I first went about sketching out my designs. There was a total of eleven designs that I needed to sketch out all while making sure that everything would fit together in the end
Next I went about extruding those pieces to about 0.5 inches. This was the thickness of the boards that we were using so the final thickness of everything would come out at that specification.
Above is all the designs that I needed, and now I would drag each one out of this menu into one assembly so that I could start the manufacturing process.
Above you can see the start of this process.
Above is all of the eleven components that were added into my design. Below you can see them organized within the confines of the board which is about 2ft x 4ft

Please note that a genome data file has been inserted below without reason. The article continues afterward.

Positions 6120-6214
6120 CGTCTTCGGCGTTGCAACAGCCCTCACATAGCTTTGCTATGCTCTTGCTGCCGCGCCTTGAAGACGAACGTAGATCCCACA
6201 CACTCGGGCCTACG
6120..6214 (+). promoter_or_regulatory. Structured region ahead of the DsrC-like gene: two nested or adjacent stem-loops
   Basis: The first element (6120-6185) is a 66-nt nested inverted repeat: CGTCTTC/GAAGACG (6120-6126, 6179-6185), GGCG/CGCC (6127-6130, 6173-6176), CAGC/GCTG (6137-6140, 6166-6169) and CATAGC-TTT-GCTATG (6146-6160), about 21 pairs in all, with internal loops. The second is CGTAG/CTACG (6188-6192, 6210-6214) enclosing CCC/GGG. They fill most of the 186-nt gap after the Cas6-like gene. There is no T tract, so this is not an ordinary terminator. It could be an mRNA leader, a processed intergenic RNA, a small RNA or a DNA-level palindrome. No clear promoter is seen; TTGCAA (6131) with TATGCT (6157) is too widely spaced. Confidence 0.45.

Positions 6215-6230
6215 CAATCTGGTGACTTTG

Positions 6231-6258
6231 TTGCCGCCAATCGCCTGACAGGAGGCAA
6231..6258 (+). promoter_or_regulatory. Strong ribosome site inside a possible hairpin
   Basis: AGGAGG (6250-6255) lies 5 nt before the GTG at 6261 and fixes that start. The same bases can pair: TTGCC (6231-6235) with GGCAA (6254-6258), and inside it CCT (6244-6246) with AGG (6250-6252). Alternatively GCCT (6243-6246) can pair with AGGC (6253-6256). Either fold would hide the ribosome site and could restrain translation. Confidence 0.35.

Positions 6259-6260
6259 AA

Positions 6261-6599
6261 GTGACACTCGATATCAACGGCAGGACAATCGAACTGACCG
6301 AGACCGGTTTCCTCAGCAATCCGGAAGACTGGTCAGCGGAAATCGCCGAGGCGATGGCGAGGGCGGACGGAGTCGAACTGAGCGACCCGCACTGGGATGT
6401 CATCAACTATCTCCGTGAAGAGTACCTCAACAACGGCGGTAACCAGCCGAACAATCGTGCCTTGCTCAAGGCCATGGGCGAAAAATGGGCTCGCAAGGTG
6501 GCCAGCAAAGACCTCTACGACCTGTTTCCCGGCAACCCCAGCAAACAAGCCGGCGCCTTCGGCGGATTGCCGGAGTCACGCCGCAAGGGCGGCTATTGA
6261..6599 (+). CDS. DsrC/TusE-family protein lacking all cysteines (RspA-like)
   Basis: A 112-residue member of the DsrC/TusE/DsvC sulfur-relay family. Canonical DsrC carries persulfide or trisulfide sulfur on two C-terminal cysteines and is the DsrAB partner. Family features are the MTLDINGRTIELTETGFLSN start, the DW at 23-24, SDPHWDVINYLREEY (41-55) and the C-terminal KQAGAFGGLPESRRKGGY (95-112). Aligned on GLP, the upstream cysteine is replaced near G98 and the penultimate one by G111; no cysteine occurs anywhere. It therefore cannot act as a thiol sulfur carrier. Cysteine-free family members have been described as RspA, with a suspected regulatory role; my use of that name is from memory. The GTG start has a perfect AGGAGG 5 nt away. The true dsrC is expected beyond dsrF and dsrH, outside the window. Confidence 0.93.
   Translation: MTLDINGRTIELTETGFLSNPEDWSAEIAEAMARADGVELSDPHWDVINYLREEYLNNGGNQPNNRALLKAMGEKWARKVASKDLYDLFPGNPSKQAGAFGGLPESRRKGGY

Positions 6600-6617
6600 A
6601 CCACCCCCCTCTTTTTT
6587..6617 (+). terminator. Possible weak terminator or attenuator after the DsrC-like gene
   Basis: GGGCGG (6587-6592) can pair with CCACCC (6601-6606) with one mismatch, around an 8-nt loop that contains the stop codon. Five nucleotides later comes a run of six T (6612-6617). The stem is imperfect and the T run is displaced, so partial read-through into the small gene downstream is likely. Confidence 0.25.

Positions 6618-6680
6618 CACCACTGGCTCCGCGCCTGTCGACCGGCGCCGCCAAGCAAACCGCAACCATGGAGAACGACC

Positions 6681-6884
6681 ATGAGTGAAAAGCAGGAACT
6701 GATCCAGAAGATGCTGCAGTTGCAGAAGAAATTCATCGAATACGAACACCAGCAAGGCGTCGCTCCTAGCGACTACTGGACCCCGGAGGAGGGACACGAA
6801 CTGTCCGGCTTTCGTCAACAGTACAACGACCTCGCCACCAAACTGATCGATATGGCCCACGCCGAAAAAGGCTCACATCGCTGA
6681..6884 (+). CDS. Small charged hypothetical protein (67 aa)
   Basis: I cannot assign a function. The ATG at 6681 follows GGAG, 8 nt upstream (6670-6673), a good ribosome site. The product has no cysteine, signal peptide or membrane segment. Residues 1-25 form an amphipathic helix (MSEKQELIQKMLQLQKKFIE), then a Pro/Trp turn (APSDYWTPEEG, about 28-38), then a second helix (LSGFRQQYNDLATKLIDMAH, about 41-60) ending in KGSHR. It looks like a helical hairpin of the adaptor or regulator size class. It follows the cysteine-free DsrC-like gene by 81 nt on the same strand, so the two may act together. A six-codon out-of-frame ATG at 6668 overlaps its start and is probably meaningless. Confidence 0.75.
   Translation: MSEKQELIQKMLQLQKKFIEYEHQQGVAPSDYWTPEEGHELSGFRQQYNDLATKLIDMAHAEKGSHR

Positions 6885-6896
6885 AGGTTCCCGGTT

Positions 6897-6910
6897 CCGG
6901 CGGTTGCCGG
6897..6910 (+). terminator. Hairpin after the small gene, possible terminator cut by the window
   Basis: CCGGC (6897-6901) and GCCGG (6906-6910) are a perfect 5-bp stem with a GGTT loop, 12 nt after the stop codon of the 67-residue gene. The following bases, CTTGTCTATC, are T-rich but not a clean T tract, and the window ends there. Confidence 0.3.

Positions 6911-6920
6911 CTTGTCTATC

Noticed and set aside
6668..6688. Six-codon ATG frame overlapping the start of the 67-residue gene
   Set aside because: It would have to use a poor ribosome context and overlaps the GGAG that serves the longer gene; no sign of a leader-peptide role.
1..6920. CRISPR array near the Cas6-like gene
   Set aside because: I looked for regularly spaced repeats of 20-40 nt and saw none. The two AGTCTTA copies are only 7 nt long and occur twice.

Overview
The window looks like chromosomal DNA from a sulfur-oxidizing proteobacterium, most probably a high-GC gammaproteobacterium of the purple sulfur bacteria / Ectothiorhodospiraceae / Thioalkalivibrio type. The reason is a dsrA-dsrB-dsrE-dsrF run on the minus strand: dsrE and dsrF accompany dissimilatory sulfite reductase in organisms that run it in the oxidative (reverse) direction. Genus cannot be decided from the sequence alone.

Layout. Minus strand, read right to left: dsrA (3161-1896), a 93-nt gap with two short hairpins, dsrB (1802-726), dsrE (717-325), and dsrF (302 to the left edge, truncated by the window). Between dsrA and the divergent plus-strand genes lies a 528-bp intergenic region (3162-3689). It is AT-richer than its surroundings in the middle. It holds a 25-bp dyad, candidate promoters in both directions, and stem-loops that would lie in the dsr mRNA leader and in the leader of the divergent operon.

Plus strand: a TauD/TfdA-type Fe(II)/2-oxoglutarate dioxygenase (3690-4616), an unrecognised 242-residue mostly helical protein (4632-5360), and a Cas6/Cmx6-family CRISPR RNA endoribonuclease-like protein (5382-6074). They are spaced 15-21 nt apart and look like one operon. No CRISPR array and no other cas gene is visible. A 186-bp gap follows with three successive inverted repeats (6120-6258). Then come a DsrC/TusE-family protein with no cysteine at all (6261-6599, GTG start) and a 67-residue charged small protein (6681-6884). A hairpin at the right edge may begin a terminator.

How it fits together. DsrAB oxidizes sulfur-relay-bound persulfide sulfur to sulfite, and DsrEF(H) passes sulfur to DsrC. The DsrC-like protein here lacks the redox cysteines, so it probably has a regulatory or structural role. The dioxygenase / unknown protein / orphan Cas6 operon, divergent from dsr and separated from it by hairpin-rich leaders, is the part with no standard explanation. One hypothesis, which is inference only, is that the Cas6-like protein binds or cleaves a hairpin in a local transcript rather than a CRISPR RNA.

The bar above in the manufacturing tab of the Fusion 360 shows many of the 2 axis, 3 axis, and multi axis options that we have at our disposal within the CAM software. Also along this bar are options to set up our manufacturing, as well as post processing.
The first thing we will want to do is to select the setup option on that top bar.
With this we will want to create the dimensions of the stock that we will be cutting into as well as making sure that the origin is in line with what is set up on our machine. In this case I set up the origin in this orientation as That is what it programmed into our CNC Axiom.
The two main pathing tools we will be using in this build is 2D Pocket and 2D Contour. The 2D pocket will be used to cut any holes, this goes for holes that do not go all the way through the material as well which are integrated into my design. I will use the 2D contour to create paths to cut out the lareg objects in my build.
Above I am creating the path for my 2D pockets as I have all the pockets that I want to create selected in my design.